Matthaeus wrote:Salvete omnes!
I found in N&H a sentence I would like to have more information about:
"They left the sick and pursued the foe". The translation uses an ablative absolute: "Aegrotis relictis...". Is it because relinquere is non-deponent? If it had been for instance "They pursued the sick and left the foe" (which makes not a lot of sense, I admit ), would the participle agree with the subject "Aegrotos secuti hostem relinquerunt"?
And does this apply only to the past participle? Or am I completely wrong?
Gratias ago vobis,
Matthaeus wrote:Thanks for your explanation.
Let me see if I got it right. If the vb in the past (the one that has to be put in the participle) is non-deponent, then we rather use abl. abs. If it is deponent, we use the perfect participle active conjugated according to the subject.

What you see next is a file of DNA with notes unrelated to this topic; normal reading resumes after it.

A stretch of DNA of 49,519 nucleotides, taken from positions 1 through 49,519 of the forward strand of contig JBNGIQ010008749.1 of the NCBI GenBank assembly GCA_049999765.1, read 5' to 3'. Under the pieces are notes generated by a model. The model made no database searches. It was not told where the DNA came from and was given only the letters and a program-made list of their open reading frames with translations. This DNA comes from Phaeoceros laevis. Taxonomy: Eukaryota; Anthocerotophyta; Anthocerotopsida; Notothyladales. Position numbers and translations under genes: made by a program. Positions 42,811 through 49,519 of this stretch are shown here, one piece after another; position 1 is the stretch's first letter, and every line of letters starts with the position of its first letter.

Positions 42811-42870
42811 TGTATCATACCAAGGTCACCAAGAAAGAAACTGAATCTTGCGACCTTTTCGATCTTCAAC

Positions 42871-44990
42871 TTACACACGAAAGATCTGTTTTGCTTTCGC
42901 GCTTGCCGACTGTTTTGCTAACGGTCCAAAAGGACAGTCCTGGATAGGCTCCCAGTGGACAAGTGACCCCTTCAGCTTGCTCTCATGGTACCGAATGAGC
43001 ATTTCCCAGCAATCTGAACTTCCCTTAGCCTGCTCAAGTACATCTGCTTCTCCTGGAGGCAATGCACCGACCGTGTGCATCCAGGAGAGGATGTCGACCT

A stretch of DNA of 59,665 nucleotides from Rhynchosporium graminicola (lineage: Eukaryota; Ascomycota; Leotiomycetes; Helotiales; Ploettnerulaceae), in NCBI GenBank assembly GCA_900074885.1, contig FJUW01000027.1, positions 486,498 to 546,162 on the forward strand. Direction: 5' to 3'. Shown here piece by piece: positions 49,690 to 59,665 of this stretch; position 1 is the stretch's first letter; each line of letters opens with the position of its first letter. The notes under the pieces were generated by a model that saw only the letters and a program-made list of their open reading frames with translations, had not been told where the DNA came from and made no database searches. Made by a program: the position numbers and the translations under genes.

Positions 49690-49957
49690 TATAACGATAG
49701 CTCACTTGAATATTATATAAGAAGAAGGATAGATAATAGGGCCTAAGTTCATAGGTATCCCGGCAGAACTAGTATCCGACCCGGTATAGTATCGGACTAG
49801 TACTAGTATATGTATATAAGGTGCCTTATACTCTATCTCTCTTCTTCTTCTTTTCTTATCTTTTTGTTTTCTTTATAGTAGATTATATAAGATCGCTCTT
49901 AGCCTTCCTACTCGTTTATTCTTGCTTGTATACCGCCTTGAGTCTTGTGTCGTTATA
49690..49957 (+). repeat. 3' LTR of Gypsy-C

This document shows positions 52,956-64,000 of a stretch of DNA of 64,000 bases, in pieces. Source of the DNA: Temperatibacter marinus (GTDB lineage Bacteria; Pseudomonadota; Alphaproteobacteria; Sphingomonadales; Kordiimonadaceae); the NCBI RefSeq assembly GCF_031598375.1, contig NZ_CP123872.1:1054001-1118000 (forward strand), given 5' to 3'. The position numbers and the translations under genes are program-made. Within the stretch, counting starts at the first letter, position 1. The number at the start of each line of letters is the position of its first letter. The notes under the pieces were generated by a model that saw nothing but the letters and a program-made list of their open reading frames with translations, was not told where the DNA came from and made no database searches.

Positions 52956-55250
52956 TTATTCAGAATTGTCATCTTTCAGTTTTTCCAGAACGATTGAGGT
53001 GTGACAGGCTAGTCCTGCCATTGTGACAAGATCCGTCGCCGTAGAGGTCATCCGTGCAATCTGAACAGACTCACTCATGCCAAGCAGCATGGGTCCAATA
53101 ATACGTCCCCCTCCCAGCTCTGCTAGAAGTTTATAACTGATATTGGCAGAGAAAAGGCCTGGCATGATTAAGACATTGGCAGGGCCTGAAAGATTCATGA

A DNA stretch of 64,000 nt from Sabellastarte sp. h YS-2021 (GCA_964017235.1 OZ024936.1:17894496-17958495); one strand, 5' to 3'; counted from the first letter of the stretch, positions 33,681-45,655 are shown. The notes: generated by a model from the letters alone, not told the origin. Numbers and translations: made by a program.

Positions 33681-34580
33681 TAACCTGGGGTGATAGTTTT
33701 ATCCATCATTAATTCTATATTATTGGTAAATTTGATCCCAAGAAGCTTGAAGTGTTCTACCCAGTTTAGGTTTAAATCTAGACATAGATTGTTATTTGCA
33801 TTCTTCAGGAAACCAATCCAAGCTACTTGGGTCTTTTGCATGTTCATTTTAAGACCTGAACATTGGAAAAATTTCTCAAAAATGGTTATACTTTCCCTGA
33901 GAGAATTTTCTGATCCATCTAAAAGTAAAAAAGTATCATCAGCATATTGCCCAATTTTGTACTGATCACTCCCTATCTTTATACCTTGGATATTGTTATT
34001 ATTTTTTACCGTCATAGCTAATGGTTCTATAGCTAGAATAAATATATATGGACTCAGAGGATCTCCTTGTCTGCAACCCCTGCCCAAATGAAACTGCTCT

If this is correct, under what circumstances do we use the abl. abs. with a deponent verb? Why is it correct to say "Equo lapso captus sum"? "Labor" being deponent, shouldn't the form be "lapsus"?
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